Years ago, people read a newspaper in the morning with their coffee and watched the news on television at night. Today there is almost unlimited access to news. There are whole channels devoted to news, multiple television platforms and access to tons of news sites online. With mobile devices, there is no need to ever wait for the news—it is available 24/7 in real time.
No Increase in Public Knowledge
But according to a 2007 Pew Research Center for the People and the Press, public knowledge of current events has changed very little despite the fact that there such as plethora of ways obtain the news. The study found that older Americans—particularly those 50 years and older—know more than younger people. Only 15 percent of 18-29 years olds were considered are among the” most informed” compared with 47 percent of those ages 50-64 years old. This is upsetting news considering that at 18, young people begin voting in elections. How can you vote if you do not know what is going on in the world?
A 2013 survey conducted by the website Outbrain further illustrates the problem. In August of 2013, there was a mass murder in Syria and discussion of a possible U.S. invasion. During the same month Miley Cyrus performed with Robin Thicke at the MTV music awards. It was the “twerk” seen and talked about around the world. While it would the events in Syria were far more urgent and important, less people seemed to be talking about that than about Miley. The Outbrain survey conducted in September confirmed this point, estimating that that Americans viewed 12 times as many web pages about Miley’s twerking than they did about Syria.
Finding a Solution
My 16-year-old daughter used this survey as the basis for her 10th grade action research project. The students needed to identify a problem in society today and come up with a plan to combat it. My daughter chose the issue of people, specifically teens, lacking knowledge about current events.
Once my daughter had identified and researched the problem, the next step was to find a solution. She decided to create her own website modeled after theskimm.com. Created by two friends in their 20’s, theskimm.com’s premise is simple; they read the news and then summarize the top stories for their readers. Both worked for NBC News as producers and while they have a passion for news, they realized others did not.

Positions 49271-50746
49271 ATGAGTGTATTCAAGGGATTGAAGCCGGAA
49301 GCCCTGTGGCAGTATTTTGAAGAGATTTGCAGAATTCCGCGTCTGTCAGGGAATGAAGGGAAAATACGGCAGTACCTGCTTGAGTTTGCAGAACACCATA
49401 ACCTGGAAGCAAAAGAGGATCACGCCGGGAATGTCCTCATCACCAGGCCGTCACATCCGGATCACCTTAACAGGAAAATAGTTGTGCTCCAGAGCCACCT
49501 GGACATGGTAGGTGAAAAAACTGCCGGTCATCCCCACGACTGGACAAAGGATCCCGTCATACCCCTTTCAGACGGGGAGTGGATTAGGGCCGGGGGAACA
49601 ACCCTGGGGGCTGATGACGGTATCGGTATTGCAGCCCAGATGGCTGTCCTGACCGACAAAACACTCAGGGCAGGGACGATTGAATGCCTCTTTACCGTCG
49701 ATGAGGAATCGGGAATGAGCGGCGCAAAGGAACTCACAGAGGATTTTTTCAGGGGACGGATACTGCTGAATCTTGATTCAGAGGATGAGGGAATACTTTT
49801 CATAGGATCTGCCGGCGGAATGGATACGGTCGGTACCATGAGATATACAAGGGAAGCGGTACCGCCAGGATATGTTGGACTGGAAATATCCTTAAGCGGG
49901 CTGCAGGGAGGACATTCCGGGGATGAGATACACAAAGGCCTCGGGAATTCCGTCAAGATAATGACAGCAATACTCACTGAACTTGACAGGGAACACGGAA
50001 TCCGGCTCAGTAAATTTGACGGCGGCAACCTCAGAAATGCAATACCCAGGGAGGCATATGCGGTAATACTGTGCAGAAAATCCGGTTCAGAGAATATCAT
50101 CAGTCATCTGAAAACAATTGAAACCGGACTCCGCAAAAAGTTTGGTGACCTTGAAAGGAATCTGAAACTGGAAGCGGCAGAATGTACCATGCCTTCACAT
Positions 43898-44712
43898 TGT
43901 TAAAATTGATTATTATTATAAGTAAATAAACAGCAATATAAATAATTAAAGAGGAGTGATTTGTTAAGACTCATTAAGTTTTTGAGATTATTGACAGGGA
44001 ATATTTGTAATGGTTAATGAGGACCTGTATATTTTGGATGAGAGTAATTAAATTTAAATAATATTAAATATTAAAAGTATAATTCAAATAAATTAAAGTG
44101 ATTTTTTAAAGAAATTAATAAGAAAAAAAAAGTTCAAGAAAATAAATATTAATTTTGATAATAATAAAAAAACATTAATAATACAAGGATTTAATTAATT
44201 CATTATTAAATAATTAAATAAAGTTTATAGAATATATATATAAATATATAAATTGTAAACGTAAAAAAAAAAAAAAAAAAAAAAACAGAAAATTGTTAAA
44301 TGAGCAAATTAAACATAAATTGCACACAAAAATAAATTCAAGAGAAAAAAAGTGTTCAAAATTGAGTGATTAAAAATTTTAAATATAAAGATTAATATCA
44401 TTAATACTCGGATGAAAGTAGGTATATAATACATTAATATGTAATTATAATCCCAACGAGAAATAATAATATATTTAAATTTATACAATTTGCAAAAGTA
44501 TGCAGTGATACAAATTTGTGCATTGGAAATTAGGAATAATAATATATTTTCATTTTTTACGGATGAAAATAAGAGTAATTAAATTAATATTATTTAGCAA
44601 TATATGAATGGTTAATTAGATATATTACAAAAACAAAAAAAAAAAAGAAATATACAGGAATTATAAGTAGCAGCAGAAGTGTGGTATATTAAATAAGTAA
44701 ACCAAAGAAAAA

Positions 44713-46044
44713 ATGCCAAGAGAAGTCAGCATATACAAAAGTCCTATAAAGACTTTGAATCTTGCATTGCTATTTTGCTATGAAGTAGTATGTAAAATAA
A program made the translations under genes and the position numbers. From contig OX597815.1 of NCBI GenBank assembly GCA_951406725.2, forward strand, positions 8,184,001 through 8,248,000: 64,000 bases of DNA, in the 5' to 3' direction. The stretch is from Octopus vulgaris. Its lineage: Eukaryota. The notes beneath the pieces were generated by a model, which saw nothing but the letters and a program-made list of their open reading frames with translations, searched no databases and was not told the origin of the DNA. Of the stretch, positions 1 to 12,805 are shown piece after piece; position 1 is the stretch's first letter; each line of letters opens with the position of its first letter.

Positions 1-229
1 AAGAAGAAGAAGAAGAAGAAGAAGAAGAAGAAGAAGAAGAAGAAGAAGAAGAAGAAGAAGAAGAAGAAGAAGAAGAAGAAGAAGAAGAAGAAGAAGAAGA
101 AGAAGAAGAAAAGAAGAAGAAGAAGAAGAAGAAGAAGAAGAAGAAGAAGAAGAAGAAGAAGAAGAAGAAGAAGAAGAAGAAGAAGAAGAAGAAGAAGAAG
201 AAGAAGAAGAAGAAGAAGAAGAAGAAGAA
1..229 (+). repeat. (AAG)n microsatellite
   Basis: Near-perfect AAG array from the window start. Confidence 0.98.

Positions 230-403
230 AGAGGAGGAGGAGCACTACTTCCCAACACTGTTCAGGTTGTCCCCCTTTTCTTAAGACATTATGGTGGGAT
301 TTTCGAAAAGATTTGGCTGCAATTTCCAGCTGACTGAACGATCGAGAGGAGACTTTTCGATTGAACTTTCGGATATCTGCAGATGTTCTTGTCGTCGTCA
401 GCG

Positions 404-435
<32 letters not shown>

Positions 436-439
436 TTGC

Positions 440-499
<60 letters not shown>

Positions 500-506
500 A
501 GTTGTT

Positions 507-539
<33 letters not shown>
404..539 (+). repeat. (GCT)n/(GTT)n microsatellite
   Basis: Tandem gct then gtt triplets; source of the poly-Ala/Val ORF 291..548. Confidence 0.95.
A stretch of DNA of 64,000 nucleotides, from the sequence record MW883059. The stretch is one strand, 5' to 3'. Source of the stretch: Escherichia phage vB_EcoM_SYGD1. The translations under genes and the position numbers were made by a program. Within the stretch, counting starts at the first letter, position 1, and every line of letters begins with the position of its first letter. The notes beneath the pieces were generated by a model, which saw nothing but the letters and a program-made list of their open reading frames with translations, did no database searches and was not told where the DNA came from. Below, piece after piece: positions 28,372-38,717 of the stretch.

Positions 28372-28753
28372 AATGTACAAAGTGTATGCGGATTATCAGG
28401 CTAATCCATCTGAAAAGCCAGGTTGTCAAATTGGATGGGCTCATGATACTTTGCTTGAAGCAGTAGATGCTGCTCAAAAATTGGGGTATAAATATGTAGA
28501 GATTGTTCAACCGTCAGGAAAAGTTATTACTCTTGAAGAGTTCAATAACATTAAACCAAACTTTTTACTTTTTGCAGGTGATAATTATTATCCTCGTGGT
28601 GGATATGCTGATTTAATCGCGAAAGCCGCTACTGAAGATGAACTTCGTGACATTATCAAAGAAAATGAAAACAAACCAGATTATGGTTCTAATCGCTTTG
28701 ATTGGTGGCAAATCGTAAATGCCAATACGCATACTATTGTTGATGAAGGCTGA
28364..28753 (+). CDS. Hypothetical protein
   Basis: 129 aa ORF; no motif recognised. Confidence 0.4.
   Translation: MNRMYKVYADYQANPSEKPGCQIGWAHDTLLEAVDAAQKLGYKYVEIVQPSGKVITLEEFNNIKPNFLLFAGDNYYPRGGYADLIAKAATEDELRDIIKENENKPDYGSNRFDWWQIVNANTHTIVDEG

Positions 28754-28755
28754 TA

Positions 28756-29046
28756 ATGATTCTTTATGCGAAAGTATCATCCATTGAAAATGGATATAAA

My daughter’s site is titled her site Current Events Abridged. Each month she would read the news from various outlets and would write a brief summary of the top 5 current events from around the world. Once someone read her summary, they could take a quick quiz to see how much info they retained.
Current Events Help Teens Understand the World
Current events help teens better understand the world around them. Teens may not appreciate the need to learn and understand current events. But as
April Leavenworth eloquently wrote in a blog post on ProLearning .com, “Sometimes when we see what’s going on in the world around us, it can change our entire perspective on life. We might want to start volunteering with Habitat for Humanity, or with an animal rescue group. Knowing how and why our world is functioning the way it is RIGHT NOW makes us a lot more knowledgeable about how we might be able to change it for the future.”
By reading or watching the news, teens can formulate their own opinions on issues and be informed voters come election time. Parents should lead by example and be up to date on current events themselves. Engaging in discussions about world news and politics at dinner or on car rides is a great way for parents and teens to connect and better understand each other.